Trying to improve your grades? There's a book for that.

Trying to figure out what kind of career you might like? There's a book for that.

See where I'm going with this? ;)

There are also a lot of great resources online (like this blog... ;)) that you can fit into your reading time.

The key, is simple. Just read. Make it a daily habit.

Start with books that can help you be successful in college. Even if you're already doing great, I promise you will learn a new strategy or get a new idea from the college success books out there.

I was already a straight-A student and Jack Kent Cooke Scholarship winner when I took a College Success class at my community college. And I still learned so many things - things I still use to this day - that helped me be even more effective.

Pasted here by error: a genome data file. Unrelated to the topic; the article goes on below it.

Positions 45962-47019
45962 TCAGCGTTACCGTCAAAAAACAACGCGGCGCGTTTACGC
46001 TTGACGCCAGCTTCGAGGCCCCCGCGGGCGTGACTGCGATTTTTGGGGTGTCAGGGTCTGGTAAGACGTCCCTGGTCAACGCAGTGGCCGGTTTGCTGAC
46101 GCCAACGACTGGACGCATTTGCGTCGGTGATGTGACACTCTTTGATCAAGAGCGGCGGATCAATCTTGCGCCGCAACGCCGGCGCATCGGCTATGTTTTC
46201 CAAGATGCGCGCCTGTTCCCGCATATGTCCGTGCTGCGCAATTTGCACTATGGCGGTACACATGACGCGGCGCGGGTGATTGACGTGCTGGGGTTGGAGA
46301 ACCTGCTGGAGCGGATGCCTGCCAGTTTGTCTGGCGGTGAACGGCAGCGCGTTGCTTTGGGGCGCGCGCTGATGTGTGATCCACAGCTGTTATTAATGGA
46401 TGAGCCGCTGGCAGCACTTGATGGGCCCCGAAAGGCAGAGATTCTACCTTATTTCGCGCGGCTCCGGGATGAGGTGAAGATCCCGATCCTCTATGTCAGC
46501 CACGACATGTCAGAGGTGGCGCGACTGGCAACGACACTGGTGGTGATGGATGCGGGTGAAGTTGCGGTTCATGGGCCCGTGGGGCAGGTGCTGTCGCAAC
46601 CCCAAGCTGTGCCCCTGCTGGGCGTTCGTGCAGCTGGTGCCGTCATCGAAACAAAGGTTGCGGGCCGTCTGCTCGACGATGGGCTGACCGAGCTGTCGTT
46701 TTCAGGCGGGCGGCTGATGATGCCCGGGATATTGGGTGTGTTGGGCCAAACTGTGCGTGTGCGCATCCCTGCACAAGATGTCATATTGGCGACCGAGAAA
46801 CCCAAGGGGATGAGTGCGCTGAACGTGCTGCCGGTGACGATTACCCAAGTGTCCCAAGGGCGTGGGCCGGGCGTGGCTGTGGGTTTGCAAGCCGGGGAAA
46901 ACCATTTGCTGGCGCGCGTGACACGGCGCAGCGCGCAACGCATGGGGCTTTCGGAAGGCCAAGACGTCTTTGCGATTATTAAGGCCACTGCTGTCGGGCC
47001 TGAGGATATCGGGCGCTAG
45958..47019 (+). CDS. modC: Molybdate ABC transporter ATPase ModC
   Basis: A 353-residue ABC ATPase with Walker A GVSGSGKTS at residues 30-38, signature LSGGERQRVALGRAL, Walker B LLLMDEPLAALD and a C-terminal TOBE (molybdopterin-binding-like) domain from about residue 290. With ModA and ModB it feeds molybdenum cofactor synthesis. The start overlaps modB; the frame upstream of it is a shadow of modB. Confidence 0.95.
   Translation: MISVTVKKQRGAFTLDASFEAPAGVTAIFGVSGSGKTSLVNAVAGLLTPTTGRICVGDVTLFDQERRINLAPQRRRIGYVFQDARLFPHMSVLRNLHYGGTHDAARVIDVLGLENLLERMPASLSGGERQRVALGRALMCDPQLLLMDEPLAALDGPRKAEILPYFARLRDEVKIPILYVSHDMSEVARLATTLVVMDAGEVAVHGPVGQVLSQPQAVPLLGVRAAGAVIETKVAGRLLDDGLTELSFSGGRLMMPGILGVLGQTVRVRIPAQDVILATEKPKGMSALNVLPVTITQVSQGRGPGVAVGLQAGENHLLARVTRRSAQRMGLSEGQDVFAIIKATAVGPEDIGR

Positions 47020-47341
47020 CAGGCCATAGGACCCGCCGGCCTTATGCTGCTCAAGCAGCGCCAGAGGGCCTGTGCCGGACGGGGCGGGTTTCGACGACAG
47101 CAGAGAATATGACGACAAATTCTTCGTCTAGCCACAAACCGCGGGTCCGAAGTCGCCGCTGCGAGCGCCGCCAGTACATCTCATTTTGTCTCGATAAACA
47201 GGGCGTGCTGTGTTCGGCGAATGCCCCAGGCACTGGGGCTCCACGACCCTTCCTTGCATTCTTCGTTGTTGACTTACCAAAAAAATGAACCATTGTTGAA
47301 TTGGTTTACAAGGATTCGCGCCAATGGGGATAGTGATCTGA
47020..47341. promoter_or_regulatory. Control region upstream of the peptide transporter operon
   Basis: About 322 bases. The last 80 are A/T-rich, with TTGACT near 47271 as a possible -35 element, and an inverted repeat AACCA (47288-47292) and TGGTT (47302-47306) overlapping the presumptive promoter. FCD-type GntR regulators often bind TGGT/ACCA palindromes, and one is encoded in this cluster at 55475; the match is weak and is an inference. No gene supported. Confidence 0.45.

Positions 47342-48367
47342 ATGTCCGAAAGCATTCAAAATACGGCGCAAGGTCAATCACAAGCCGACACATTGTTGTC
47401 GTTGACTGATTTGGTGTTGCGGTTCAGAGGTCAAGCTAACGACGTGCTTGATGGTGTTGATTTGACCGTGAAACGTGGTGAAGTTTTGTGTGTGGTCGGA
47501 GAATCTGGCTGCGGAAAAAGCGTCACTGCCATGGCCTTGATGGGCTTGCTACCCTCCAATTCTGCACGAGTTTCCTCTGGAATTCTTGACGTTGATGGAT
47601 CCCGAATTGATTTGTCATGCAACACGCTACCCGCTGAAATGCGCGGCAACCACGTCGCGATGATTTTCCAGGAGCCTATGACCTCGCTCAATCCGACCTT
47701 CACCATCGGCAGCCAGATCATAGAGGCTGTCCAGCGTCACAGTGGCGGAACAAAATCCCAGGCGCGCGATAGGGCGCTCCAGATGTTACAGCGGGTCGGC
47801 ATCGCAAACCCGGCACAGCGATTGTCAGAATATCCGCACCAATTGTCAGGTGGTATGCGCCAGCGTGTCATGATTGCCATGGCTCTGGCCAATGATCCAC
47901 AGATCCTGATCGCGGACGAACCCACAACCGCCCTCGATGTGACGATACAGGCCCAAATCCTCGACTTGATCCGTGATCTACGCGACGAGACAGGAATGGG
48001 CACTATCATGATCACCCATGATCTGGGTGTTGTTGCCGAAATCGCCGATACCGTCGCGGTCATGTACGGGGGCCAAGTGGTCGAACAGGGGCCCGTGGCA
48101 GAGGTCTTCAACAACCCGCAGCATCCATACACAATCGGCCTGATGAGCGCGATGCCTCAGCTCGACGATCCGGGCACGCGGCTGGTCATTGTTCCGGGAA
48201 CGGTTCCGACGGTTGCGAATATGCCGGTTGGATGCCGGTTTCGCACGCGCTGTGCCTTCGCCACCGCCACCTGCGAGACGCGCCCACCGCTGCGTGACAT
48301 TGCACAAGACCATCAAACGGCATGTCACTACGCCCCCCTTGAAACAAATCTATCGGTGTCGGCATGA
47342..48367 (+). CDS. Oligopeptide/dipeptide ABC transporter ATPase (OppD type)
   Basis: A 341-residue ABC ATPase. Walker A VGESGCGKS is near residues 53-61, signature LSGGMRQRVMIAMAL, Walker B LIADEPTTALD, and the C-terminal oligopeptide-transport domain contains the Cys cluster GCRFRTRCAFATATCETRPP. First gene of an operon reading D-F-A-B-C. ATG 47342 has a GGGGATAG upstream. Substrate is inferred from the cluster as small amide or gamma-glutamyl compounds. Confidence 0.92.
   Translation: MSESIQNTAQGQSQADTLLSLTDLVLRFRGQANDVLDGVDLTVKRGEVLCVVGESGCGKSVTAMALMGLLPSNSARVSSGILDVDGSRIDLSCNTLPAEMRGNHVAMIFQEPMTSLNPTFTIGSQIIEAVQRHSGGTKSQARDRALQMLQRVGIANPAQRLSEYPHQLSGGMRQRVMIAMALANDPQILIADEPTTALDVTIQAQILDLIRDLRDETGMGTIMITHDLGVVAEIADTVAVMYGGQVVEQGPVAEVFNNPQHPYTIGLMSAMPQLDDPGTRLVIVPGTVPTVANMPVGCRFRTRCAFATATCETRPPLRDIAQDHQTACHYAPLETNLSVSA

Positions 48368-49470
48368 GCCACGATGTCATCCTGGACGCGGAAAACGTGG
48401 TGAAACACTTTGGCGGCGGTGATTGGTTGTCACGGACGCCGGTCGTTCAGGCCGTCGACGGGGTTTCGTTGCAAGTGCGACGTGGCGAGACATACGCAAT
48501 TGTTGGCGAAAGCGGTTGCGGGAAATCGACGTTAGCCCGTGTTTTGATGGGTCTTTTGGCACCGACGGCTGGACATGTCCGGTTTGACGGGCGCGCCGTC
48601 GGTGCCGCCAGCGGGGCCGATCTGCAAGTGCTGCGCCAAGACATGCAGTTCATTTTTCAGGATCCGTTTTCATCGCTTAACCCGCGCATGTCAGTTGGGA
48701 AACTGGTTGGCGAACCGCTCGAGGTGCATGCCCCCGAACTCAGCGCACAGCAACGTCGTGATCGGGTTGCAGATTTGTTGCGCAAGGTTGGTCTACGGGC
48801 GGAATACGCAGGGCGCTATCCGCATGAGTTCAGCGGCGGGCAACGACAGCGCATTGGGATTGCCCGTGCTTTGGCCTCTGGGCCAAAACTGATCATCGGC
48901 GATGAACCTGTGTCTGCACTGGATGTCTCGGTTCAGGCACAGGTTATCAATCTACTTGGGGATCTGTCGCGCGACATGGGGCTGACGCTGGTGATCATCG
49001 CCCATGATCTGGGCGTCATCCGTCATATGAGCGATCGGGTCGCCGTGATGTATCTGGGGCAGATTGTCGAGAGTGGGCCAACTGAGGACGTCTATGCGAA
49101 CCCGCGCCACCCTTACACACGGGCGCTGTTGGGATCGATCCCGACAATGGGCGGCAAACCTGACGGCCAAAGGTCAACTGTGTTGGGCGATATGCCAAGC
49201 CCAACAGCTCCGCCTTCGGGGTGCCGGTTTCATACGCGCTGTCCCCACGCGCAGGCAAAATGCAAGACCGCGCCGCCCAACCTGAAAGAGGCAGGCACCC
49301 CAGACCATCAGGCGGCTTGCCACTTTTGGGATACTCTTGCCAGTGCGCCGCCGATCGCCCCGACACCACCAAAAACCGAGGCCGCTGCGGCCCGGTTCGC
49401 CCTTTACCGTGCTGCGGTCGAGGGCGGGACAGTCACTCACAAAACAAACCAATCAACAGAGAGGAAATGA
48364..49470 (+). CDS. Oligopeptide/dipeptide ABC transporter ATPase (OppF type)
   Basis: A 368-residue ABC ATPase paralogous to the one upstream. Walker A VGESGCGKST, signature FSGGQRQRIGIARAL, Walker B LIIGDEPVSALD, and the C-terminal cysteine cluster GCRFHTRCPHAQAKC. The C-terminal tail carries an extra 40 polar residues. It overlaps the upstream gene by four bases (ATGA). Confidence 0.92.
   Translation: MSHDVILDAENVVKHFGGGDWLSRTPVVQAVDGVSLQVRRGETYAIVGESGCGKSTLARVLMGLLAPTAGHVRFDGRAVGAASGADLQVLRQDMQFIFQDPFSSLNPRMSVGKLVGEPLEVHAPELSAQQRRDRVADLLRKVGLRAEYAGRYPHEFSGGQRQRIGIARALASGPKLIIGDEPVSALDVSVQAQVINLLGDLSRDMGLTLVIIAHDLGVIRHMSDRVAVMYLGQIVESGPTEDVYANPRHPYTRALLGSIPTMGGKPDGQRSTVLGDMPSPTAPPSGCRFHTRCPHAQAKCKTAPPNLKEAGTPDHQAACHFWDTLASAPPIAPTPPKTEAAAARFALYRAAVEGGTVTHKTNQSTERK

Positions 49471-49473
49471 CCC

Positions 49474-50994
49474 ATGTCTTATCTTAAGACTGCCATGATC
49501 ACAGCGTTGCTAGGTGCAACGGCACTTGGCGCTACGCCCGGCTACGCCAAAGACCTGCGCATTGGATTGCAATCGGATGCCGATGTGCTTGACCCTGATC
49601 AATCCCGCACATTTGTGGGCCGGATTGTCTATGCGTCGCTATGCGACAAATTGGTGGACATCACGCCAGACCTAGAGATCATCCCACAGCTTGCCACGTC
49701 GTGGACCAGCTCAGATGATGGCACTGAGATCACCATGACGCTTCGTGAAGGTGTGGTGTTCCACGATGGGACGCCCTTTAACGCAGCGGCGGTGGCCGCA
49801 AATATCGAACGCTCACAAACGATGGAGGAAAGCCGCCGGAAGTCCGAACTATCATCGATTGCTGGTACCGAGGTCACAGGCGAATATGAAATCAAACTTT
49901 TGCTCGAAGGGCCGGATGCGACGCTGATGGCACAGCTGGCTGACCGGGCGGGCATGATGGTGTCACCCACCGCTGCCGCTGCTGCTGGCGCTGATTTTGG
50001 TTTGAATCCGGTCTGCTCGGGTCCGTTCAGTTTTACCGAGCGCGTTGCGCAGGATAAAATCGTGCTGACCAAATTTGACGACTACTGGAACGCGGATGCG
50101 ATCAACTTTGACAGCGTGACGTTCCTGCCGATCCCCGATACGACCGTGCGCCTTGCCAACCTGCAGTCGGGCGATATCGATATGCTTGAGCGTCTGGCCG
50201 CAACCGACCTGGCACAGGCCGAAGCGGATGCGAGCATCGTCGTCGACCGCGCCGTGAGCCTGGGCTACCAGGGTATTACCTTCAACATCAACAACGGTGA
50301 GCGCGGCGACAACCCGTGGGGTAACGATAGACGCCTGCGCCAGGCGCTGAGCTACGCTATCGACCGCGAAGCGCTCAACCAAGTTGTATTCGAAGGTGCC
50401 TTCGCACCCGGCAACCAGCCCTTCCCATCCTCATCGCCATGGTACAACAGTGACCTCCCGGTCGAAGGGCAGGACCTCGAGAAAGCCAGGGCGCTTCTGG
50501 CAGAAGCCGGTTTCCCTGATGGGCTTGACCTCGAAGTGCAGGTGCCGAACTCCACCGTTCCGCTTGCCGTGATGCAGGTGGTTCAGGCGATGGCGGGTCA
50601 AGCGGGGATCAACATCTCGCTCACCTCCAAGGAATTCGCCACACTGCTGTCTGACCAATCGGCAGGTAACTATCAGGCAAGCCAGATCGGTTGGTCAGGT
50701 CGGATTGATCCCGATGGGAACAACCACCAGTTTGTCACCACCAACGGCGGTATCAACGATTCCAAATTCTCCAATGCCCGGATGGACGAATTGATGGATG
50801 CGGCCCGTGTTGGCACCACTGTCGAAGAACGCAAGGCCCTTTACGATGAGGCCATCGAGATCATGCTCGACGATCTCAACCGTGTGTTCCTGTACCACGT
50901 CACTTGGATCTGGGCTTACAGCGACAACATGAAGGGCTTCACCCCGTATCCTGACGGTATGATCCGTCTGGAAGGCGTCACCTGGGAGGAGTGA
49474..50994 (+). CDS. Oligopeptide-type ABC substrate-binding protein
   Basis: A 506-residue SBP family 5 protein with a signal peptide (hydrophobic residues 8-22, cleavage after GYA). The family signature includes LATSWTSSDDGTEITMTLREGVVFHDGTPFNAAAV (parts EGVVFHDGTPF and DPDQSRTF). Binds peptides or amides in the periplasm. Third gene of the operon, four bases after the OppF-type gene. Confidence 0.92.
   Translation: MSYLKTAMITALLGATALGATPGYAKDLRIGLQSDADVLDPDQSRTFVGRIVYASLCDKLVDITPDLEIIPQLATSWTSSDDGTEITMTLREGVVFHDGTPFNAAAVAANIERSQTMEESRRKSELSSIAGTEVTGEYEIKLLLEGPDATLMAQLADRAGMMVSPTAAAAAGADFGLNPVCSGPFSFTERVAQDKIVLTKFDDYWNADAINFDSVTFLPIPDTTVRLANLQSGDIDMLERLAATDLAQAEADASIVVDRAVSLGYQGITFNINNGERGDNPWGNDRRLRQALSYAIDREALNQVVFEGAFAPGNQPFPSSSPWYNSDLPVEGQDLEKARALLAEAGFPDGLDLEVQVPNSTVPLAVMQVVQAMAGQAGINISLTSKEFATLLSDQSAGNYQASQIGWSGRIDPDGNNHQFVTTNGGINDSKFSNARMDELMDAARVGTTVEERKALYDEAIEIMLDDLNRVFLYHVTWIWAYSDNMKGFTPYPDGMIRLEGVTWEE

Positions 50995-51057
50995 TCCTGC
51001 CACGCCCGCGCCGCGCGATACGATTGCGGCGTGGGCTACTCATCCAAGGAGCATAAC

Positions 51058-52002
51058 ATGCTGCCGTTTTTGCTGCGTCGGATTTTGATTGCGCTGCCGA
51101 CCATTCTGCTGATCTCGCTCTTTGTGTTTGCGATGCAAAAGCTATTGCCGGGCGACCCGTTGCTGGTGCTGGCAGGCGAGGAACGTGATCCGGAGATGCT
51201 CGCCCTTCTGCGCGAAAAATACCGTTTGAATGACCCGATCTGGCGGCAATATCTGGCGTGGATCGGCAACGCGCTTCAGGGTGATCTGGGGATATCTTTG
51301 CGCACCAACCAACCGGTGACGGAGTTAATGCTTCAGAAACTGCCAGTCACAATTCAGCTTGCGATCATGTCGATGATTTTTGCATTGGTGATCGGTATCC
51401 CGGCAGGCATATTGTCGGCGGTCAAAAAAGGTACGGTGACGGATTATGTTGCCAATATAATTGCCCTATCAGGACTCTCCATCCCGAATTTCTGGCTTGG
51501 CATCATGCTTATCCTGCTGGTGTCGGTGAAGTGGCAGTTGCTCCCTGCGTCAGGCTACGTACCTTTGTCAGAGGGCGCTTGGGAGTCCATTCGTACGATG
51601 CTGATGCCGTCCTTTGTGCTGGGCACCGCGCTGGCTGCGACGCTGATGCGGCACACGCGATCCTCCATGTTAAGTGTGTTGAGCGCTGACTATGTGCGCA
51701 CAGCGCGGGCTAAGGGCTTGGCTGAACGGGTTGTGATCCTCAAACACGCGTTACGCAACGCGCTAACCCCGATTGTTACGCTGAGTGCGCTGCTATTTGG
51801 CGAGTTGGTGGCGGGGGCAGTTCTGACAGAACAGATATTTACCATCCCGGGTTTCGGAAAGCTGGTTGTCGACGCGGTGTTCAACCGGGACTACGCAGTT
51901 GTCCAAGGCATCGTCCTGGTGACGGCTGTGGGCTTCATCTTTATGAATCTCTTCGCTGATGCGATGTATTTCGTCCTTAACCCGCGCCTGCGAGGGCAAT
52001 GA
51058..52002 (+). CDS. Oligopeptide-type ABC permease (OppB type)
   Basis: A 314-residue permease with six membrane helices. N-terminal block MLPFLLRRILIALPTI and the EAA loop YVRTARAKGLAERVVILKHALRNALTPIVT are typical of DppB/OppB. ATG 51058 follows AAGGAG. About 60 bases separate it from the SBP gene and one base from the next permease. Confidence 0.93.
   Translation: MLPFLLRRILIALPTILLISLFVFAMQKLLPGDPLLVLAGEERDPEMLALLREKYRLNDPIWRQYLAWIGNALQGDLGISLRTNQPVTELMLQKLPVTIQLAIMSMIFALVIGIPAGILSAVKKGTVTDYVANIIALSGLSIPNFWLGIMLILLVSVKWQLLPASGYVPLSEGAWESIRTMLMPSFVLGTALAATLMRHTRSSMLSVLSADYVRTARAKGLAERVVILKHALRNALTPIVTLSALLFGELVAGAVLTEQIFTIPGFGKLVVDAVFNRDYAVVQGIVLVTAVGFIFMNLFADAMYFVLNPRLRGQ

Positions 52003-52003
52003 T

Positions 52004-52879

You will severely limit your success and your potential if you just read what's required of you. Read more. Read often. And watch, just watch, what happens. 

Happy reading!

Thursday, September 11, 2014

The craziest thing you can do in college

If you're looking for a wild idea for your college experience, one that's right on the edge - risky - that could even cause you to possibly not graduate, then you've come to the right place.

No, I'm not talking about any nutty party antics (did I just say "nutty?" can tell I've never been a party person).

What I am talking about is the craziest thing college students do - something that makes NO sense, and yet something the majority of students do when they start out - myself included.